Burlap Needlepoint Mandala

Burlap Needlepoint MandalaIt’s football season and that means it’s the perfect time to introduce needlepoint art to your students! If you’re wondering what football has to do with needlepoint, look no further than former NFL great, Rosey Grier.

I used to have trouble getting my 5th grade boys to take anything seriously that involved a needle and yarn…. they just thought it wasn’t “manly” enough! But then I discovered the story of Rosey Grier, and that changed everything.

Rosey Greer's "Needlepoint for Men"

Rosey Grier’s “Needlepoint for Men”

After showing my 5th graders the book cover for Rosey Grier’s Needlepoint for Men, I explain that Rosey Grier was a defensive tackle for the NY Giants and the LA Rams back in the 50’s and 60’s, and played twice in the Pro Bowl. In addition to his successful football career, he was also a body guard for Robert F. Kennedy, an actor, singer, Christian minister, and inspirational speaker. But my favorite thing about Rosey Grier is his unabashed pursuit of hobbies that are traditionally associated with women…. such as needlepoint. This guy is confident in his manhood!

It’s amazing how the boys are so much more accepting of working with a needle and yarn once they hear this story! Working on burlap also adds a ruggedness that kids like, and makes the stitching process quick and easy.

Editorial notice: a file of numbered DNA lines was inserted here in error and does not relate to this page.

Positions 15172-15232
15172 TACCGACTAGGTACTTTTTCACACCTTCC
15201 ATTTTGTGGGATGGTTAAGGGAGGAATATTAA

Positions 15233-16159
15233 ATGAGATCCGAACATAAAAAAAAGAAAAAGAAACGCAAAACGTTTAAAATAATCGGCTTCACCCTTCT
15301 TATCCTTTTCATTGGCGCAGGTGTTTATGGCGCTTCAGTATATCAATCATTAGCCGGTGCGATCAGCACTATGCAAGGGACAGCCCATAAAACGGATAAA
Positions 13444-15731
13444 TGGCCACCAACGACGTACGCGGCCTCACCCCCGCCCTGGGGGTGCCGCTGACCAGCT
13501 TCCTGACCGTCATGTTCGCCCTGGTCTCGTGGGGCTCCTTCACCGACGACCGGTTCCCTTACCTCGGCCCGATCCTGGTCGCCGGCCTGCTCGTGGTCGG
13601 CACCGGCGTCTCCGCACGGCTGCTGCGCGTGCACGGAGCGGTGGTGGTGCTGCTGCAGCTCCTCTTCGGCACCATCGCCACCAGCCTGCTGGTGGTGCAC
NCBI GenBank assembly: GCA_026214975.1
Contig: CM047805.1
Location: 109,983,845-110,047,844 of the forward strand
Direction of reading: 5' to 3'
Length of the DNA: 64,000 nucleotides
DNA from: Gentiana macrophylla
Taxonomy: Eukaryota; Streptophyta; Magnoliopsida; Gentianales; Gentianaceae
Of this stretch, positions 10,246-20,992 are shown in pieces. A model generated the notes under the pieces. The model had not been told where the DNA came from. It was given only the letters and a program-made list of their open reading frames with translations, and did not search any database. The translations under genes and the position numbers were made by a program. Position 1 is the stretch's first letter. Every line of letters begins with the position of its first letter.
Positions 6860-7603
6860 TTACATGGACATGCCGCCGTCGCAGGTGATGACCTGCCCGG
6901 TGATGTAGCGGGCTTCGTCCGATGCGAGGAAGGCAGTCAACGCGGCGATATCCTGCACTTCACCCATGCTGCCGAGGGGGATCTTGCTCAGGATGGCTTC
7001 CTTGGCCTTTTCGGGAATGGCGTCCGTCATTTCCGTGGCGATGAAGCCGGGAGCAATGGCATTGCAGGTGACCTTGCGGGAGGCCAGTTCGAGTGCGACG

You will need:

  • Burlap – cut into 9″x12″ pieces
  • plastic lids or other circle “templates”
  • soft pencil (#2 or softer)
  • Sewing needles (plastic lacing needles or metal tapestry needles – either will work!)
  • Yarn in a variety of colors
  • Masking tape and pen (for labeling the back of work in progress)
  • Stiff cardboard for mounting your finished work

Directions:

1. Begin by placing your largest circle in the center of your burlap and trace around it with a pencil. Continue tracing successively smaller circles into the middle. (Tip: Working from the largest circle to the smallest will help you keep them all centered!)

2. Now, using these circles as guide lines begin stitching your design in the center, being careful not to pull your stitches too tight. You don’t have to stitch on every line, and it’s okay to add designs in between the circles you’ve traced… remember, these are just guide lines! (Tip: Starting in the middle and working outward tends to help your finished piece lay flat and keep from buckling.)

3. Vary your stitches and your yarn colors as you work outward from the center. It’s helpful to print out diagrams of some basic stitches from a website like this one for students to follow. The running stitch, satin stitch, and back stitch are good ones to start out with.

4. When your design is finished, embroider your initials on the front. Then, use tape rolls made from masking tape to adhere your burlap to a slightly smaller piece of cardboard, and tape the raw edges down on the back.

For classroom and homeschool teachers, embroidery can be a calming, peaceful (and quiet!) activity for students to pull out when they finish other work early. Just secure the threaded needle to the burlap by weaving it in and out a few times and it will be ready to pick up again whenever a few extra minutes are found!

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Hooked on stitching? Follow my step-by-step instructions here for another burlap “sampler” project from a previous post!

(Affiliate links were used in this post.)

 

 

 

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